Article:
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An imaginary oral history of how Manu Ginobili changed the NFL forever: Part 4

The conclusion of the alternate timeline in which The Argentine played quarterback and revolutionized American football.

Editor’s Note: On the occasion of our favorite player choosing to retire, we can either be maudlin and emotional or we can celebrate his career by having some fun. This is an attempt at the latter. What follows is the account of an imaginary universe in which Manu Ginobili never played in the NBA, and instead became a star quarterback in the National Football League. All quotes are fictional. No journalists were harmed in the making of this fake oral history. If you missed it, here’s part 1. and part 2. and part 3.]

- John Madden

Brett Brown, Head Coach of the Philadelphia Eagles and former Saddles quarterback coach: “The best way I can describe what he did is to think of the football field like a chess board. A pocket quarterback —Tom Brady, Peyton Manning, Drew Brees— they’re like rooks. They can attack you vertically and horizontally. Then you get a quarterback who can run and throw —people like Aaron Rodgers or Cam Newton— they’re like a queen. You’ve got to account for them diagonally too, okay? Before Manu came along we all thought we understood the rules of engagement. But he’s like a queen who can also move like a knight, picking off people in any direction and hopping over pieces. There’s just nowhere on the board where you’re safe from him.’

Bill Barnwell, NFL analyst, ESPN: “Ginobili took everything we thought we understood about football and flipped it on its head. All of those 340-pound offensive and defensive tackles? They went the way of the dodo. Everyone has to be versatile now. You’ve got to be able to move and catch and react. Positions don’t really exist anymore. The only thing I can even compare it to is [Wayne] Gretzky in hockey. After he came along, all the defensemen who couldn’t skate and the goalies who played standing up became an endangered species. Same thing here. He engineered an evolution, and unlike Gretzky, he did it with pedestrian stats, which was the ultimate “I rest my case” vindication for those of us who’ve long maintained that all the counting stats were outdated and irrelevant all along.”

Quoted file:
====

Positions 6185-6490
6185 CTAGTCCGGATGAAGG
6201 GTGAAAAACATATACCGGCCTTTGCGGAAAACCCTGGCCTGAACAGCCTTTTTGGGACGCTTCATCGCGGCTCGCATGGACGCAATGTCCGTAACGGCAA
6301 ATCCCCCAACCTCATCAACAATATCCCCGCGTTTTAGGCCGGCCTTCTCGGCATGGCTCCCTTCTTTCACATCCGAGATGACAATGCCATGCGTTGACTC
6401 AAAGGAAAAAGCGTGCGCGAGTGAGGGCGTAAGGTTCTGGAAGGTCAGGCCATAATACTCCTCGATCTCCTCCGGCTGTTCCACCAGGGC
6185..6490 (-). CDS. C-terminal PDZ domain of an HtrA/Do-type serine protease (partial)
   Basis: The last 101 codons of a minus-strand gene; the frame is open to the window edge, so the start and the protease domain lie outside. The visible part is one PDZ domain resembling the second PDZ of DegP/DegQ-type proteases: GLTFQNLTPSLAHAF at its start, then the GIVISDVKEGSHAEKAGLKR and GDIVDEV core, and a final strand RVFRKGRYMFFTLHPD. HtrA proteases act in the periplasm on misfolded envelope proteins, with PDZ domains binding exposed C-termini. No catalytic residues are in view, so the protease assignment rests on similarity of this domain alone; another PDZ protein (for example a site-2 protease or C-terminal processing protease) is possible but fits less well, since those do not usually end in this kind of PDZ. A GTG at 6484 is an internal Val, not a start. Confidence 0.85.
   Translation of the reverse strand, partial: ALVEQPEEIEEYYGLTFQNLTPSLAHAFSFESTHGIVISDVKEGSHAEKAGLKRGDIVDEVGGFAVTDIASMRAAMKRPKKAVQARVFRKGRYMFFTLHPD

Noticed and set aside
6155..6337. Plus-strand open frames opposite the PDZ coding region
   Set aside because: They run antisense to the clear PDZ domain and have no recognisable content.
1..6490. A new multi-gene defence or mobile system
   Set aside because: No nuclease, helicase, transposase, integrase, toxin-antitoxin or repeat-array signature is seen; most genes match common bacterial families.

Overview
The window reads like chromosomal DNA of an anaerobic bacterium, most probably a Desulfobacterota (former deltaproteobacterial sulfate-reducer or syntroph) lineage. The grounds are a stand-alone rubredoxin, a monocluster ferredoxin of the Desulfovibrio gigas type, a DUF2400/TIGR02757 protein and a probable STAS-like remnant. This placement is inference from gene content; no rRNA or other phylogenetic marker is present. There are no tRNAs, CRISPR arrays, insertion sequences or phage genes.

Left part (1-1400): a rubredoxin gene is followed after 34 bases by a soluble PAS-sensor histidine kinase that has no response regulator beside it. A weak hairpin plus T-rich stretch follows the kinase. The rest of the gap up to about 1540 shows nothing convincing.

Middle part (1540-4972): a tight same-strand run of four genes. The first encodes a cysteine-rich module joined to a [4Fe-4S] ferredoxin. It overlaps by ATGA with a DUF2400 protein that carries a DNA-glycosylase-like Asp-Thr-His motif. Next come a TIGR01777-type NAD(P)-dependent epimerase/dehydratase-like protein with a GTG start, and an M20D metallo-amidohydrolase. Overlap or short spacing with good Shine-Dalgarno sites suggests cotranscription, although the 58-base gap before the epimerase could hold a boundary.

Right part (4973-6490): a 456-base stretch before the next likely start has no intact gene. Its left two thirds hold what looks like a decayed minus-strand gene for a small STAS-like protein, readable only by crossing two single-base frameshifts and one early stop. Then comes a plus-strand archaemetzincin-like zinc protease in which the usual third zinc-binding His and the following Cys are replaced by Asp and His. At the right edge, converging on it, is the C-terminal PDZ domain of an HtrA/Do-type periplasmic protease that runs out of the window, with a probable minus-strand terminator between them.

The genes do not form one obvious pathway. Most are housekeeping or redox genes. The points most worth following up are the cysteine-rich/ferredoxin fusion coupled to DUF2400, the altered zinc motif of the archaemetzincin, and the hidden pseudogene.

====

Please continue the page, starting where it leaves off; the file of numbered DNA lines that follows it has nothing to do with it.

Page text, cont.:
Tim Duncan, former Saddles middle linebacker: “Every year during the Pro Bowl other defensive players would come up to me and tell me how lucky I was that he was on my team and I didn’t have to deal with him. I’m like, ‘Who the hell do you think he’s practicing against every week?’”

Gregg Popovich, Head Coach/President of San Antonio Saddles Football: “Once I stopped trying to change him and we, as a coaching staff, finally started to wrap our heads around what we had in him, then it became the kind of deal where, okay, ‘let’s go earn our paychecks.’ As much as I love spending time with all of you lovely people, they actually pay me to help the players win games, so I thought maybe it’d be a good idea to invest my time in that area. We made a few tweaks here and there.”

Buck Harvey, former San Antonio Express News columnist: “After the initial shock wore off after a couple of years, Pop and his assistants started getting really innovative. They’d line up one or two of their eligible receivers on the offensive line and then have the linemen out wide, to serve as escorts —or decoys— for lateral targets. Or they’d make their linemen report as eligible and their receivers as non-eligible. Eventually they quit using traditional linemen altogether and everyone was tight end-sized, nobody bigger than 275 pounds. Eventually the laterals became contagious and they’d have plays where they strung seven, eight, nine passes together. It was beautiful choreographed chaos.”

Mike Budenholzer, Head Coach of the Green Bay Packers and former Saddles Offensive Coordinator: “Once he helped us realize that the game isn’t one passer, five blockers and five eligible receivers but rather five eligibles behind the line [of scrimmage] and 11 after you cross it, our whole game plan became how to best take advantage of that. It looked easy —he made it look easy— but there was a method to the madness and we were always striving to stay one step ahead.”

Bill Belichick, Head coach, New England Patriots: ‘One thing that always upset me is when the media referred to them as a gimmick offense. To me they weren’t that at all. They took the game back to its roots and expounded on it with the advantages of the modern athlete. I have nothing but the ultimate respect for coach Popovich and his staff and I think Ginobili is just a fantastic player, a tremendous competitor. He ushered in a whole new era of the game. We actually tried trading for him after his rookie season and we were politely turned down by the Saddles. I saw where the game was going and we moved on from Tom [Brady] a year after that.’